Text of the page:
Dante Pettis, the slick-striding, sure-handed wide receiver for the Washington Huskies, certainly gets up for season-opening games.
But Pettis The Punt Returner? He zips into an otherworldly zone, which is a good thing for the reigning Pac-12 champions.
Pettis’ 61-yard punt return for a touchdown sparked a surprisingly-spooked Huskies squad late in the first half, and eighth-ranked UW beat Rutgers, 30-14, on Friday night in front of 46,093 at High Point Solutions Stadium.
“Give Dante space … he is usually going to make something happen,” UW coach Chris Petersen said.
Premium content for only $0.99
For the most comprehensive local coverage, subscribe today.
This was an entirely different tale than the matchup a year ago – a 48-13 UW victory at Husky Stadium when the hosts jumped out to a 24-0 lead after the first quarter.
Under new offensive coordinator Jerry Kill, Rutgers just kept ripping at the underbelly of the Huskies’ defensive interior with power runs. And the Scarlet Knights went directly down the field on their opening drive – 59 yards on 11 plays – to score on Kyle Bolin’s 3-yard touchdown strike to Janarion Grant.
It was Rutgers’ first opening-drive touchdown since late in the 2015 season.
Wake-up call? Not quite.
The Huskies could not get much going on offense, except for Jake Browning’s 52-yard pass to Pettis that set up Tristan Vizcaino’s 24-yard field goal with 56 seconds remaining in the first quarter.
Browning, in the early going, completed just five of 11 passes for 81 yards. The Huskies were 0-for-5 on third downs. And the junior from California took one of the hardest hits of his career when he was demolished on a blitz by Darnell Davis.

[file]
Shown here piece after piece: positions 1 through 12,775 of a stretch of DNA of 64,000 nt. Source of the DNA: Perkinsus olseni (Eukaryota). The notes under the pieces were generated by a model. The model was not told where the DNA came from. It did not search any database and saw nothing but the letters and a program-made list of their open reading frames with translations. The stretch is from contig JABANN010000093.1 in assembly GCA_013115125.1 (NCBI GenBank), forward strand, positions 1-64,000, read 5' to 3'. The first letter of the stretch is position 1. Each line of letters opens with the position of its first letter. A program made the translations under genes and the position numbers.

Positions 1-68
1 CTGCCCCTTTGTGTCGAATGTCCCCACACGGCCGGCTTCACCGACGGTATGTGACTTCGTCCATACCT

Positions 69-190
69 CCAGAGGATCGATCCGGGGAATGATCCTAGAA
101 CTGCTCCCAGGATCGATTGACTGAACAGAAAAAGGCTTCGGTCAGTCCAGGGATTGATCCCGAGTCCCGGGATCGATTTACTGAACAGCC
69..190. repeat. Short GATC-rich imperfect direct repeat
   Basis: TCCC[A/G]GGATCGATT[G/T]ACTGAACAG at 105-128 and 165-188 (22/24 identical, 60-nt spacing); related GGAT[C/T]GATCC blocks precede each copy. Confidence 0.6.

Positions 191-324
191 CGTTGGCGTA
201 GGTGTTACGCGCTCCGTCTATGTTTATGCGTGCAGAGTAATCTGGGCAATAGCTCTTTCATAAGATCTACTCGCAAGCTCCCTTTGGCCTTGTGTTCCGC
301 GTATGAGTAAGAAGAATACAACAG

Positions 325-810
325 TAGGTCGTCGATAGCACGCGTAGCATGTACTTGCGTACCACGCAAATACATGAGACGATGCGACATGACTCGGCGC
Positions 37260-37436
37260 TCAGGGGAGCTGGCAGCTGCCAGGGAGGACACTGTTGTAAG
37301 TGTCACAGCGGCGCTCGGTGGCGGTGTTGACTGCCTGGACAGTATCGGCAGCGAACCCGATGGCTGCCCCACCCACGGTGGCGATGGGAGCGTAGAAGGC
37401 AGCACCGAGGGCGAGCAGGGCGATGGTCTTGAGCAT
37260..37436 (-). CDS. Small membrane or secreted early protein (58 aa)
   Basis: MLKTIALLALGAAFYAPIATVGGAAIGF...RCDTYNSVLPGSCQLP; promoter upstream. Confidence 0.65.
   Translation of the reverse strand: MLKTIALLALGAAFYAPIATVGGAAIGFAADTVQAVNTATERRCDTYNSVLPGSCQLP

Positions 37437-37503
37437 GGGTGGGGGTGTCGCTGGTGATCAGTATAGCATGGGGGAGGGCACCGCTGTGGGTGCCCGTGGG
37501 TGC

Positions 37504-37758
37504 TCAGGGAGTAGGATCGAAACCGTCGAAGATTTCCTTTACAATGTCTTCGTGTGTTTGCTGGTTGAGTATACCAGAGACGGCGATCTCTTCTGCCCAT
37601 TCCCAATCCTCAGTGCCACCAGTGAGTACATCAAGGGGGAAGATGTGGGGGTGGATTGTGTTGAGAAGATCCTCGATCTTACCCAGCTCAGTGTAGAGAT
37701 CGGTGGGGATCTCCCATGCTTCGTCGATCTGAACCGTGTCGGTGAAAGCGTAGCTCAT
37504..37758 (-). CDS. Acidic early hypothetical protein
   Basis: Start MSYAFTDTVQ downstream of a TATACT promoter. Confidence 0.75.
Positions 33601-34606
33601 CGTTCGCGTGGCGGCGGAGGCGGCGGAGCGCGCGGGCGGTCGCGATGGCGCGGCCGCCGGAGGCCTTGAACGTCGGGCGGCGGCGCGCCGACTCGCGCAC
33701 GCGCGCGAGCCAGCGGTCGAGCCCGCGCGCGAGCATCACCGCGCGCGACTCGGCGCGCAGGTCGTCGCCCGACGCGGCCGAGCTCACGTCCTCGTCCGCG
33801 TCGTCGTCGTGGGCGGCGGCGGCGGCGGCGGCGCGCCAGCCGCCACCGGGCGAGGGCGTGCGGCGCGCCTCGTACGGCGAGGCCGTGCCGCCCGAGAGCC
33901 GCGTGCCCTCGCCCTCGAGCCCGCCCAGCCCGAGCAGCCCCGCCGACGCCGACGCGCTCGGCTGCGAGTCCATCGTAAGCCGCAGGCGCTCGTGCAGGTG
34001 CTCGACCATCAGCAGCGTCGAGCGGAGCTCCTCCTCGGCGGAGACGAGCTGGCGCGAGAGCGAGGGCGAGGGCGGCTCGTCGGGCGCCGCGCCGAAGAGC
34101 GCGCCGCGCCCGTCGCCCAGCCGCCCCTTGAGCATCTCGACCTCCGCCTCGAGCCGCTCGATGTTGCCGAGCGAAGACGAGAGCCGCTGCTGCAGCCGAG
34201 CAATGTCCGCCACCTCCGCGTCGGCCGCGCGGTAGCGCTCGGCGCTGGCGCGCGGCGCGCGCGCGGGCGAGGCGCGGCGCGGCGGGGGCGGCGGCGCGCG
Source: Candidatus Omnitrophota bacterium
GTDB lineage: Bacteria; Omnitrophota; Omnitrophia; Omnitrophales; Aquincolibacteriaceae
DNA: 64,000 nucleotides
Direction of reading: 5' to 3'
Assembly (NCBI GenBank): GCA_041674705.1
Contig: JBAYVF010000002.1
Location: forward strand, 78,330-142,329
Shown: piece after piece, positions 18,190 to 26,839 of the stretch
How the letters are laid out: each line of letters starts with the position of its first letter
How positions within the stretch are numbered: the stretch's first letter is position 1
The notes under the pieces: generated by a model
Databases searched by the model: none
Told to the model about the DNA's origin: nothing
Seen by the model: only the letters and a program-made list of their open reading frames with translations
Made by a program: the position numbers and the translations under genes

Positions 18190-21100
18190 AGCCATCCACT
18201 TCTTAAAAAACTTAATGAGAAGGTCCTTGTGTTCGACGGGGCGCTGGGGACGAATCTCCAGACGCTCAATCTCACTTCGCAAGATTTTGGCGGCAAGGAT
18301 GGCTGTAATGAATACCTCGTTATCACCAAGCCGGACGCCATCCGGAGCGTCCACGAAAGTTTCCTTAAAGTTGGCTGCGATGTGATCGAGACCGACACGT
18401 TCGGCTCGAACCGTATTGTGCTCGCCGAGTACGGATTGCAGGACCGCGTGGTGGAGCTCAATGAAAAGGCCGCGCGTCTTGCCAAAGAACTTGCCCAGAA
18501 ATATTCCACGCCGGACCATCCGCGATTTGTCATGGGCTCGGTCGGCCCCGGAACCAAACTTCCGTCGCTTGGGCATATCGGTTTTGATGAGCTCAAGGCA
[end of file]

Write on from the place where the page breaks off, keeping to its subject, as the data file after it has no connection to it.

“We just missed on some little things here and there,” Browning said.
But all week, UW coach Chris Petersen emphasized how important special teams play is early in a season, especially when teams don’t go through a lot of hard tackling during fall camp.
He was right, too.
What cannot be overlooked is how it was all set up. New UW punter Joel Whitford’s line-drive punt was downed at the Scarlet Knights’ 2 by cornerback Byron Murphy with more than six minutes remaining in the first half.
Trapped deep in its own end, Rutgers ran three consecutive run plays, totaling zero yards.
Rutgers’ Ryan Anderson unleashed a spiraling punt all the way back to the UW 40-yard line, which Pettis initially bobbled.
“He’s got new tricks,” Petersen said. “He tries to fumble.”
But once he gained control, he took off up the middle, hopped over Rutgers defensive back Kiy Hester as he gained steamed and broke out to the left sideline, going 61 yards untouched for the score go give the Huskies a 10-7 lead at the 3:50 mark.
“For some reason, whenever punters are backed up, they boom the ball. He kicked it like 60 yards or something,” Pettis said. “I ran backwards and just misjudged it and dropped it. I didn’t really panic much. I just picked it up, looked straight and my guys did a great job of clearing everybody out.”
It was the third consecutive season-opening game that Pettis has scored on a punt return. He went 76 yards in 2015 in the third quarter against Boise State, and 68 yards, also in the third quarter, against the Scarlet Knights last season.
Pettis, the 6-foot-1, 195-pound senior from San Clemente, California, also tied Desean Jackson’s Pac-12 career mark for punt return touchdowns with his sixth score Friday.
“It gave us a little bit of an energy boost, gave us a little bit of a swing to the game,” Pettis said.
In the second half, Browning rediscovered a pair of backfield mates – running backs Lavon Coleman and Myles Gaskin.
After the Huskies stopped Rutgers just past midfield to start the second half, Browning led a 10-play, 83-yard march that ended with his 7-yard touchdown toss to Coleman, who was alone in the right flat. The Huskies led, 17-7.
And after Murphy’s second interception in his debut, the UW cashed in on Browning’s 18-yard scoring pass to Gaskin along the left sideline on the first play of the fourth quarter for a 27-7 Huskies’ lead.
“We won. That is what we are here for. We got that done,” Petersen said. “But I do think that it was a little bit of a wake-up call.”